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CAR: Anomalies - CNS

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    Neural tube
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Introduction Antenatal Postnatal West Midlands Data


Anencephaly is a lethal malformation and is either the total or the partial absence of the cranial vault, brain tissue, and covering skin. It arises from a failure of closure, at the top of the neural tube. As with other neural tube defects there are reported associations with maternal insulin dependent diabetes, hyperthermia, obesity at conception, autosomal trisomies, and low serum folate concentrations. Anencephaly is often lethal during pregnancy and universally lethal in the neonatal period.

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Programmes for the prenatal diagnosis of neural tube defects are well developed in the West Midlands. Two methods of screening are in use, often together. The first is maternal serum AFP screening performed at 16 to 20 weeks gestation, the second is ultrasound screening, which is widely performed at 16 to 22 weeks for this purpose. AFP serum screening is thought to be more than 90% sensitive for anencephaly. Ultrasound scanning is highly effective as a screening tool when offered to women at 18 to 20 weeks gestation. Anencephaly is possible to diagnose at a gestation of 12 to 14 weeks, by direct visualisation of the cranium.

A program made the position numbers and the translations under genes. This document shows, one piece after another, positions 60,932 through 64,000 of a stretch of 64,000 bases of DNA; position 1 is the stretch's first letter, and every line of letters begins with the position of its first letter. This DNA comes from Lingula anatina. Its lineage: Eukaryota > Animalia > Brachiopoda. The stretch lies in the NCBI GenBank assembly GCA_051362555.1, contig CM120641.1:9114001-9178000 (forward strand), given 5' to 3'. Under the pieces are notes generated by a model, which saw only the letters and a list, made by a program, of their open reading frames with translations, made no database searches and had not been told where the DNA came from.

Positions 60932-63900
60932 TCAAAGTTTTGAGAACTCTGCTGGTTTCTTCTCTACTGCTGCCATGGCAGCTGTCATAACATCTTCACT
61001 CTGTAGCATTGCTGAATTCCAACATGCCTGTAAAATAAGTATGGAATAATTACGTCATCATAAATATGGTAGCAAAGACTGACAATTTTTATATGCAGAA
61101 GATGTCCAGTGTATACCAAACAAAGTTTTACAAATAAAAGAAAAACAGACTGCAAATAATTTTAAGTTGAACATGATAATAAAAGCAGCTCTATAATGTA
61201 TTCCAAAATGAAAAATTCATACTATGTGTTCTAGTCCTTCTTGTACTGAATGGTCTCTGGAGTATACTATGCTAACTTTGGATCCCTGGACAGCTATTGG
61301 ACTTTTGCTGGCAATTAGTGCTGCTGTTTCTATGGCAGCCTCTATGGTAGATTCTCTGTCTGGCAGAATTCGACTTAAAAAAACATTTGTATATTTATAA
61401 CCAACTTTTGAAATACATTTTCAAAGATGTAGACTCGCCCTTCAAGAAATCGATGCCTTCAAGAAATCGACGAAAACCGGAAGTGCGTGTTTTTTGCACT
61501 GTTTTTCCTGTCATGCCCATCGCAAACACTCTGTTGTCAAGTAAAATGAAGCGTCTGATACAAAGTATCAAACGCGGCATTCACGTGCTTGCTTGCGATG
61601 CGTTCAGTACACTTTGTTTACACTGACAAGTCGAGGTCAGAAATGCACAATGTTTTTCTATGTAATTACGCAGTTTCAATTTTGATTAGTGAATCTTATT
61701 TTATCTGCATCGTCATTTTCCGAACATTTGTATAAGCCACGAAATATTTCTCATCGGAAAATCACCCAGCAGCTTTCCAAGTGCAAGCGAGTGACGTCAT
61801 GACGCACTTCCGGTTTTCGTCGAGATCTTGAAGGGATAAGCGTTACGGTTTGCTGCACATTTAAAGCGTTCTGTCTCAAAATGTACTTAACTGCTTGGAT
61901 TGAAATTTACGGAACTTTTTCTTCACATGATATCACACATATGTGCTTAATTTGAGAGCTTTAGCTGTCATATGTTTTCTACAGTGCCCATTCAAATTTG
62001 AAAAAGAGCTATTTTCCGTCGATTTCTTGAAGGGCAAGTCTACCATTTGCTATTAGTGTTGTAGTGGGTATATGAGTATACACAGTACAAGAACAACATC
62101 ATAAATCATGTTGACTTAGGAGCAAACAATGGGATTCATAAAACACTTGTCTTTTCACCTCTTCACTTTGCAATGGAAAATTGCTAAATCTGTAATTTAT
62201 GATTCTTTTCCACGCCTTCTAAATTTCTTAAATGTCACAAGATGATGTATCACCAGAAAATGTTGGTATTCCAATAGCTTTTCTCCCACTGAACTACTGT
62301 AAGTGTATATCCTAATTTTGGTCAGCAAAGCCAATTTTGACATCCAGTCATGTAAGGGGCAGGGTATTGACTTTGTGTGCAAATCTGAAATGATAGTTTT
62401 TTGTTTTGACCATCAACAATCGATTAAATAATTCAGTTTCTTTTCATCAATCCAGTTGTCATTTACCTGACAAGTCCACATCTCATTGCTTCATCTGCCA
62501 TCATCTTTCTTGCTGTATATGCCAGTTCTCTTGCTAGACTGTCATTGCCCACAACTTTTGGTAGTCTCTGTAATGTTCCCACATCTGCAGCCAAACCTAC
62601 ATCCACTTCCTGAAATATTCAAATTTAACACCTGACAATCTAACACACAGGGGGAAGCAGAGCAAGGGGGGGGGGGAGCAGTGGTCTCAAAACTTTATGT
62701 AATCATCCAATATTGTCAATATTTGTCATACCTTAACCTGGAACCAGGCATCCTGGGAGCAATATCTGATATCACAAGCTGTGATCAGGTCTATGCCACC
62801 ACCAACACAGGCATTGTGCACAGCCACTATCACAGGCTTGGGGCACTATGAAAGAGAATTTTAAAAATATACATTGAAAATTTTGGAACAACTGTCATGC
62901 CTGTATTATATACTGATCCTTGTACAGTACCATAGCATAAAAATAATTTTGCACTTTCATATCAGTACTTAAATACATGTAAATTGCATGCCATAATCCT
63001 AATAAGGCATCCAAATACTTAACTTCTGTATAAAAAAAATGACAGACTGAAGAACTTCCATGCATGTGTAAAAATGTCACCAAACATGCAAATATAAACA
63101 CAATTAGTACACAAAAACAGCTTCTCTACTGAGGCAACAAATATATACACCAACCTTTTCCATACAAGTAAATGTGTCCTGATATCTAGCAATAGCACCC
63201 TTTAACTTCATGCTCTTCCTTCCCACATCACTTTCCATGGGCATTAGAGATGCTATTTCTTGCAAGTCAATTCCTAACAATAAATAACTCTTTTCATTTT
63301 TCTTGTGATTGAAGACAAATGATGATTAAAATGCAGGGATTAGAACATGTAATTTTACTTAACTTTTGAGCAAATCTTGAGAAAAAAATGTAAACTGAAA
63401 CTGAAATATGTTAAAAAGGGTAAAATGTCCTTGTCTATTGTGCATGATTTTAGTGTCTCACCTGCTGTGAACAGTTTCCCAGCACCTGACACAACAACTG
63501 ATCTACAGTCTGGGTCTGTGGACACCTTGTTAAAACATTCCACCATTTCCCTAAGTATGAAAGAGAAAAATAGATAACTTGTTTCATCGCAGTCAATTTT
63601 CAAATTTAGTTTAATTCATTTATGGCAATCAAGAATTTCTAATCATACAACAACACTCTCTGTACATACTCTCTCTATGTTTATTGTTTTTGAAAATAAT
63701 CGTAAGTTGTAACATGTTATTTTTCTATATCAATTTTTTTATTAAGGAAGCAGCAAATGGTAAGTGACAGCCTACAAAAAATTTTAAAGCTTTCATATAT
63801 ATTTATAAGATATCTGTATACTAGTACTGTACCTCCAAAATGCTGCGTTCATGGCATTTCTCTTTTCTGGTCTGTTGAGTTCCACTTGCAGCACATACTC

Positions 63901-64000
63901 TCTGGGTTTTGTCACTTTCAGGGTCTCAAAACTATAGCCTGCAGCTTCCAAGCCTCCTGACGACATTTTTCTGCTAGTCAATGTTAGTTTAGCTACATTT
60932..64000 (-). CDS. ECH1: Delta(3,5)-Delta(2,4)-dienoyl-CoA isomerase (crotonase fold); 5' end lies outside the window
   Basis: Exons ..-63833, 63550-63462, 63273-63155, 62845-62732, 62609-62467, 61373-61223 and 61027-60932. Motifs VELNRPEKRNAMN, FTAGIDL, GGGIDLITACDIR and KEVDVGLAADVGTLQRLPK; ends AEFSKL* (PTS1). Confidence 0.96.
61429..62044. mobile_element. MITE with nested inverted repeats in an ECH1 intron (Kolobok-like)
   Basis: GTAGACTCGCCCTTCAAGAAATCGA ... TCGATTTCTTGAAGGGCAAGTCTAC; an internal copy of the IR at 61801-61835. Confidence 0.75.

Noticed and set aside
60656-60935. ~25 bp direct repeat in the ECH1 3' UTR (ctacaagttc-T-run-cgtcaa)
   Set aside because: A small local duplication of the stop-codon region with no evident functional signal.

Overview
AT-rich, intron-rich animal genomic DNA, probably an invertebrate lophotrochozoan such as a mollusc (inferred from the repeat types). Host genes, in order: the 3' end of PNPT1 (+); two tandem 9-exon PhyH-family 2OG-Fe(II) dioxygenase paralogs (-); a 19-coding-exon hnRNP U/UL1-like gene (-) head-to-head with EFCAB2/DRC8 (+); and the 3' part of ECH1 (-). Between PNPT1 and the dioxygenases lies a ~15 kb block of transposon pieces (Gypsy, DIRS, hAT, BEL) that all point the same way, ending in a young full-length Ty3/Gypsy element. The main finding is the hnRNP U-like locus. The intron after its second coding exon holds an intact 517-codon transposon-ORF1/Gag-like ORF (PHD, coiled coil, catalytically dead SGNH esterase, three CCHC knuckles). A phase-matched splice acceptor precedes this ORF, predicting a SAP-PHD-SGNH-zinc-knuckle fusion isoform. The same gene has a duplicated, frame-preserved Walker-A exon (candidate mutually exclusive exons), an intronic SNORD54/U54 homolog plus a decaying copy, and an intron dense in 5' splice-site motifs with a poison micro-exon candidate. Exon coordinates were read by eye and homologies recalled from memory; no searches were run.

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The outcome for anencephaly is highly predictable and universally poor, making surgical intervention inappropriate. The care of these babies and their families is modelled on the care offered in other situations of terminal care. Symptomatic rather than curative treatment is appropriate for the baby.

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To be added.

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© Perinatal Institute 2011